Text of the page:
Cthuga cultist Klansmen would be baddies in my game, of course. Feel free to use the Thompson gun. But you will get the electric chair for it if caught, so don't get caught, or come up with a subtler means of unmasking and defeating these nutters.

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red_bus

A more fine-grained approach to describing moral situations might help here. Instead of blanket "good" or "bad" groups / acts, thinking of terms like: kind, courageous, generous, fair, warm, and alternatively; heartless, cowardly, greedy etc.. Players (characters) can perform virtuous acts even while being part of groups (or in settings) that are generally reviled. And I reckon they might have fun doing so. :)

 

More broadly I guess you could even frame the conflict as more fundamental, the threat of the Mythos is not so much that it is bad but that it annihilates all meaning and morality - so for any characters the threat is suddenly much graver than their humdrum lives and actions (no matter where or who they are). But of course that really does depend upon your game, Call of Cthulhu is a broad tent now!

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rylehNC

Delta Green, as a milieu as much as a setting, works hard on the tension between the organization's ends-justify-the-means ethics and the toll it inevitably takes on the characters, even as cosmic horrors threaten to destroy the world.  The players are confronted with awful choices and sometimes no-win situations—and worse, the bond mechanics of destroying the things they value in their lives are often their only recourse to staying in the game, so to speak.  But it's not an exercise in evil role-playing.

 

Don't forget it took decades for the DG rules to address the personal stakes to the investigators. Before the new edition these factors were included at the choice of the scenario writer, if at all. Plenty of folks are content to emphasize the nihilistic attitude.

 

I would only make the investigators be bad guys (in the sense of this thread) if a story or setting was so compelling that there was no other way to frame it. To use the Klan as an example, I can't envision a story I would want to run that would need PCs to be members.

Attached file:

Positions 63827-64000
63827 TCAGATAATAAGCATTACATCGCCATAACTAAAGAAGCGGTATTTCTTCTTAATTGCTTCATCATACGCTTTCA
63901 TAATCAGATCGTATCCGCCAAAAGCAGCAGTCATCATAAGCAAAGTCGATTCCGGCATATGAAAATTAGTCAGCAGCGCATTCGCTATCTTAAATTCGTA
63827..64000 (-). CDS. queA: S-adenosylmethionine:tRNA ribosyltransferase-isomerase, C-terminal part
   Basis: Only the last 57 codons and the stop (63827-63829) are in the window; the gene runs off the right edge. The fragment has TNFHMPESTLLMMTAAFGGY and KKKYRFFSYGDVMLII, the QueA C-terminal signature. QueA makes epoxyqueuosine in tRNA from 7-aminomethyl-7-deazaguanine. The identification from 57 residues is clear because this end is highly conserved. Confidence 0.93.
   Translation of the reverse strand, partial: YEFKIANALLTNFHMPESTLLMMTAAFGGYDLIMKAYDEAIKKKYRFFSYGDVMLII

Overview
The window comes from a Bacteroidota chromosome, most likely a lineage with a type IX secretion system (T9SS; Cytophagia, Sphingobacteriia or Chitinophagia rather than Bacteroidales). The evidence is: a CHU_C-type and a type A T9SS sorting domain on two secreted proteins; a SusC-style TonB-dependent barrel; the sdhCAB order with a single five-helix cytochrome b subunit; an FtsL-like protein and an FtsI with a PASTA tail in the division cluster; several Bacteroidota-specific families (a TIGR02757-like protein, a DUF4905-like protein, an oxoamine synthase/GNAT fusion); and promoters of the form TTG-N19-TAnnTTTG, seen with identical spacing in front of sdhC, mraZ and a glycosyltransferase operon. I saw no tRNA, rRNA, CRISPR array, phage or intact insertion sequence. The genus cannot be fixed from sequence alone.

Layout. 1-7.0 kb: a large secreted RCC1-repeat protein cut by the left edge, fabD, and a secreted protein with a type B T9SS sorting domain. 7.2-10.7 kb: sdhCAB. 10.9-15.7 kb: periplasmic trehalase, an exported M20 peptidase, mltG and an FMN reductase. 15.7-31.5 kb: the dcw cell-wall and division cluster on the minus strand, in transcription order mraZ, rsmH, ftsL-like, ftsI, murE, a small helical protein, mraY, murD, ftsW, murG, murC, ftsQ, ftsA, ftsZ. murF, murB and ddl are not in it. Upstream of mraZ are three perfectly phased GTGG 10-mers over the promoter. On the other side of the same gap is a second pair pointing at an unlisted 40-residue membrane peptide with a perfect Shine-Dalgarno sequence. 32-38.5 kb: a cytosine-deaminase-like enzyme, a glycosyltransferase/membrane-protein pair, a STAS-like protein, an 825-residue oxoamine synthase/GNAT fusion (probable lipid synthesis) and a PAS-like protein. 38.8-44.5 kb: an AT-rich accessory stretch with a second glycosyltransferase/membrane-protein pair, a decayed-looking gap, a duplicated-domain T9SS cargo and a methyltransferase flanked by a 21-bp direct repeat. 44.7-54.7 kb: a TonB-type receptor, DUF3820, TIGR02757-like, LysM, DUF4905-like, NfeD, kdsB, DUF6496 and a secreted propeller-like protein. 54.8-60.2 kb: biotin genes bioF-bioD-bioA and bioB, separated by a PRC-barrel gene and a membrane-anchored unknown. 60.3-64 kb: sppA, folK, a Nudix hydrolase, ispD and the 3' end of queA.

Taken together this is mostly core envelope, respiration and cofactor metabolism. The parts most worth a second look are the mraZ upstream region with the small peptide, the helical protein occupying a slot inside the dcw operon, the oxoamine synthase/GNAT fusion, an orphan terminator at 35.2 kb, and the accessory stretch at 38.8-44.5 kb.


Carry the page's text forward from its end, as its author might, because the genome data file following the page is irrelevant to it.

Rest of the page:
You can always find examples of fictional heroes who do the best they can in a bad situation - for example, Philip Kerr's Bernie Gunther is a Nazi party member in 1930s Germany ("the only Kripo detective who doesn't use brass knuckles on the job").

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red_bus

...also for those who have not seen it, I guess this is the (v funny) scene to which the thread refers ... :)

 

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Beyond14

Yup!

 

While the topic is indeed serious (as serious as gaming can be, anyway) I thought a bit of dark humor would not be out of place, so I put a reference to that bit in the thread title.

 

I also enjoy some of Mitchell and Webb's other skits. Bad Vicar.

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ElijahWhateley

If you're really interested into delving into a diverse group of people working for an over-the-top evil organization to fight inhuman terrors, you might take a look at some of the Fantasy Flight WH40K games, particularly Dark Heresy and Only War. In both games, the investigators are low-level pawns of a massive, corrupt, and crumbling Imperium that borrows heavily from many historical villain tropes, and is essentially a fascist theocracy considers individual human lives and rights to be the least valuable thing in the galaxy. Reasonably intelligent PCs will quickly realize that the Imperium is falling down around them and doing as much to hurt the human race as it does to help - and yet, it still seems like a better bet than the howling demons or undead genocidal robots coming over the horizon.

 

I find it particularly interesting because the WH40K universe is set up so that its reality is the kind of reality that fascists use to justify their causes. There are multiple enemy factions that seek to kill or enslave the entirety of humanity and can only be defeated by total extermination. Doubt in the power and beneficence of the state makes people vulnerable to mind control, possession, and physically mutating into literal monsters, while absolute faith in the state is a useful mental defense. Simple attempts to protest living conditions and improve quality of life regularly get coopted by supernatural or alien forces and turned into twisted cults. Human lives are genuinely easier to replace than all but the most basic technology, making it necessary for the Imperium to make them a secondary concern if it wants to keep the machinery of interstellar trade and warfare functioning. And yet, despite all that, the setting doesn't shy away from the weaknesses of fascism, with corrupt or psychopathic leaders regularly abusing their power in ways that hurt their own side, and the average Imperial citizen living as a slave in nightmarish conditions that make Metropolis look pleasant.

 

And then, in the midst of this, your PCs are regular people who have been granted some small scrap of government authority. Maybe they are true believers, but if they aren't, they aren't going to admit it to most people - more likely, they're just trying to survive.